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  #1  
Old 04-25-2012
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Dinghy experiment #4, or it is 5, Porta-Bote

Dinghy #1 was an old 8' hard Nautilus
Dinghy#2 was an old inflatable
Dinghy#3 was an inflatable kayak
Dinghy#4 was a home built nesting 2-paw 9
Dinghy#5 is now a used 8.5' Porta-bote.

OK, Always wanted to try a porta-bote and now I have one. Seems kinda old but in "OK" shape except the transom plywood is delaminating. Doesn't porta-bote use marine ply?
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Old 04-26-2012
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Re: Dinghy experiment #4, or it is 5, Porta-Bote

Quote:
Originally Posted by Frogwatch View Post
Doesn't porta-bote use marine ply?
They do now. Didn't used to.

I assume that at some point you will write up a nice description of all of the pros and cons for these various types of dinghies? At least I hope so! Especially since the question of what dinghy works best seems to come up so often.

So, quick question, I am considering a nesting dinghy. What is it that you didn't like about yours, that made you switch to the porta-bote?
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Old 04-26-2012
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Re: Dinghy experiment #4, or it is 5, Porta-Bote

Why didn't I like my nesting dinghy? When I built her, I wanted a dinghy a bit bigger than the typical 8' one because I thought I'd be cruising with my wife and at least one kid and rowing the 8' dinghies with 3 people isn't easy for any distance. So, I built the nesting 2-Paw as a 9'. Unfortunately, this is too big for my foredeck meaning she cannot be assembled or taken apart on the foredeck. The two halves had to be put in the water, each tied to the toerail. I'd then get in the back half and join them. This sorta worked, Reverse the process for stowing her.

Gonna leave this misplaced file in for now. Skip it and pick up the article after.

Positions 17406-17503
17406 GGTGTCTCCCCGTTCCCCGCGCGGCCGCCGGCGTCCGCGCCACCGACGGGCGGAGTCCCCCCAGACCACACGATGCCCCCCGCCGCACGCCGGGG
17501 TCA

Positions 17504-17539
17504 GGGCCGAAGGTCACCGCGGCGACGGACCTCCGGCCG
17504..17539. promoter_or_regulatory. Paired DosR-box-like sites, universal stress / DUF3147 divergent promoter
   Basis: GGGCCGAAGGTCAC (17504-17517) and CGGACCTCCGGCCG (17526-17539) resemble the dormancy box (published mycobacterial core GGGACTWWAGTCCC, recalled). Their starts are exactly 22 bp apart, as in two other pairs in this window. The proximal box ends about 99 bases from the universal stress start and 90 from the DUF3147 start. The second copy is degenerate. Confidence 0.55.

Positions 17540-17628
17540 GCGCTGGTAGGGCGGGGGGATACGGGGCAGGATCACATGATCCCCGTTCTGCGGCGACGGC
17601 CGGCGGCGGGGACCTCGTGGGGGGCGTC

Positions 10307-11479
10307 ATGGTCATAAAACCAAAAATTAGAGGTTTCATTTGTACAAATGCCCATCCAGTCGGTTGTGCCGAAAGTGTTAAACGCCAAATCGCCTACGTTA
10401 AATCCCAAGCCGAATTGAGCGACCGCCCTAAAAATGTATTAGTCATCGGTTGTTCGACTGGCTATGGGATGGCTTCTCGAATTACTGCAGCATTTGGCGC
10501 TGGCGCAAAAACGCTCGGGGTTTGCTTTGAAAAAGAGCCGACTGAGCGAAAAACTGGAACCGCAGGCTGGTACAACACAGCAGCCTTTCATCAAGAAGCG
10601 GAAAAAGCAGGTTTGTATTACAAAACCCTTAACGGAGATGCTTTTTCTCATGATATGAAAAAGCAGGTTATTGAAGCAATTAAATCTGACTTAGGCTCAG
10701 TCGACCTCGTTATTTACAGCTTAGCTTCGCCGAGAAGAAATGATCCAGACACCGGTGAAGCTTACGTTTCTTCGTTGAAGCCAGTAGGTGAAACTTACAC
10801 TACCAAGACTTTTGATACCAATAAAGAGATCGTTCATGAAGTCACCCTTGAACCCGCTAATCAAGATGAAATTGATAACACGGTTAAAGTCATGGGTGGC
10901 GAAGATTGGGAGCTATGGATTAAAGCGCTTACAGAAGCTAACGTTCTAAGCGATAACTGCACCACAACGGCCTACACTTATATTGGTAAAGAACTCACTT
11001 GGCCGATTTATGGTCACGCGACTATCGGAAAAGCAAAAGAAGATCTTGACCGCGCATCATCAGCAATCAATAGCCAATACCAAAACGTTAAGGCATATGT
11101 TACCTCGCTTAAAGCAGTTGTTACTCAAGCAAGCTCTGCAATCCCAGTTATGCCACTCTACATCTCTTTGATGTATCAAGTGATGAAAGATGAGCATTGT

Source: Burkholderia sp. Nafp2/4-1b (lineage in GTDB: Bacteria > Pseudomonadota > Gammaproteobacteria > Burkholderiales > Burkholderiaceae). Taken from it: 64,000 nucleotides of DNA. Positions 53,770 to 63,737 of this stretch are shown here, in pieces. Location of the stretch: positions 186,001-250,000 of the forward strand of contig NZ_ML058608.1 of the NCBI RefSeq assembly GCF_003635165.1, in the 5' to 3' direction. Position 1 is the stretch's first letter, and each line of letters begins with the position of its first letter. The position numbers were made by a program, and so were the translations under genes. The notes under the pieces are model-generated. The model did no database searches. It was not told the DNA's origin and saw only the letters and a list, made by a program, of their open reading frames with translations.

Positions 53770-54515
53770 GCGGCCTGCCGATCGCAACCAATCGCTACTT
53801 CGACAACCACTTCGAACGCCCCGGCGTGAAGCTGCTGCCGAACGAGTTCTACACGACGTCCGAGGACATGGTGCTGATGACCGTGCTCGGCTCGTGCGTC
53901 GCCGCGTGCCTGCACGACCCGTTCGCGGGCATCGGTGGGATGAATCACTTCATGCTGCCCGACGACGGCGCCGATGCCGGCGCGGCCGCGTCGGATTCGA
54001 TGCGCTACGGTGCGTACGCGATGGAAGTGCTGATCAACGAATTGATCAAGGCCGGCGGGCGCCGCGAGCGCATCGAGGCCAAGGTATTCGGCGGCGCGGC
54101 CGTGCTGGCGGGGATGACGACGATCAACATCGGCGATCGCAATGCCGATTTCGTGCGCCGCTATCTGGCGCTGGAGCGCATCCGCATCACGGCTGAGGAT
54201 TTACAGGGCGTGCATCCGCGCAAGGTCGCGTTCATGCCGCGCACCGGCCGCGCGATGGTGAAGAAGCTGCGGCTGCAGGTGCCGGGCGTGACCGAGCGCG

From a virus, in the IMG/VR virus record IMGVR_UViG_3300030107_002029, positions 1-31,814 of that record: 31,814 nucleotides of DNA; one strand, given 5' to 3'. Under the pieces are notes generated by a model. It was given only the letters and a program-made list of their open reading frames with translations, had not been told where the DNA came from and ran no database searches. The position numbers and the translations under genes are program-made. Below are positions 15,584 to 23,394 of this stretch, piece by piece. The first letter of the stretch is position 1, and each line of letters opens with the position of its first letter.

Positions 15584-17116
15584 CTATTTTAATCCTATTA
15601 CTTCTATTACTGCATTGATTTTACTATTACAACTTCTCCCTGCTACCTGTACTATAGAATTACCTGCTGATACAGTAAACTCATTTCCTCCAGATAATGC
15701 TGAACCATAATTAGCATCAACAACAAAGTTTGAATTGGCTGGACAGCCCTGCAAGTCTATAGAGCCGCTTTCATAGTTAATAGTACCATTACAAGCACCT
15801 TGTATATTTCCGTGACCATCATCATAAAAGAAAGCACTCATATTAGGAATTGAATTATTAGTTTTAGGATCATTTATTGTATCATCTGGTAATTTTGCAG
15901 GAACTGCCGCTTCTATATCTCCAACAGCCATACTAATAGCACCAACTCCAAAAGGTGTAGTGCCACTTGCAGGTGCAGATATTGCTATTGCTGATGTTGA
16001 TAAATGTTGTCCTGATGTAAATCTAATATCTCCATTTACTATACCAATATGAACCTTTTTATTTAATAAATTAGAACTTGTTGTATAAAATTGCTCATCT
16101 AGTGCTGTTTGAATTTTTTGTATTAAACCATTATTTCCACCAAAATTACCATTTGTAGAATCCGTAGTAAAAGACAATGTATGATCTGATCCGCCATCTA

Very few of the sites discussing building a nesting dinghy have good ways to join them. Using bolts thru the bulkhead joining them is time consumming and water comes in while you are doing it. I developed a stainless slot and tab with slot on back half and tab on forward half to hold them together at the bottom (a slot and tab on each side of the bottom close to the sides. On the sides up by the gunnel, I installed stainless draw clamps with a large wire hook that hooked to the fastener on the other half and it latched closed. Worked well.
I glued closed cell foam to her insides for floatation.
She had plenty of capacity and rowed very well.
I probably should not have given her away but she simply did not fit on my foredeck (My boat is a 28' S2). I got tired of the lack of visibility over her and was always worried about her covering my forehatch. She did not tow well so had to ride on the foredeck.
I'll probably be unhappy with the porta-bote too eventually but I really do not want the PITA of another motor to care for on an inflatable or the necessity of registering another motorized craft.
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Old 04-26-2012
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Re: Dinghy experiment #4, or it is 5, Porta-Bote

Quote:
Originally Posted by Frogwatch View Post
Dinghy #1 was an old 8' hard Nautilus
Dinghy#2 was an old inflatable
Dinghy#3 was an inflatable kayak
Dinghy#4 was a home built nesting 2-paw 9
Dinghy#5 is now a used 8.5' Porta-bote.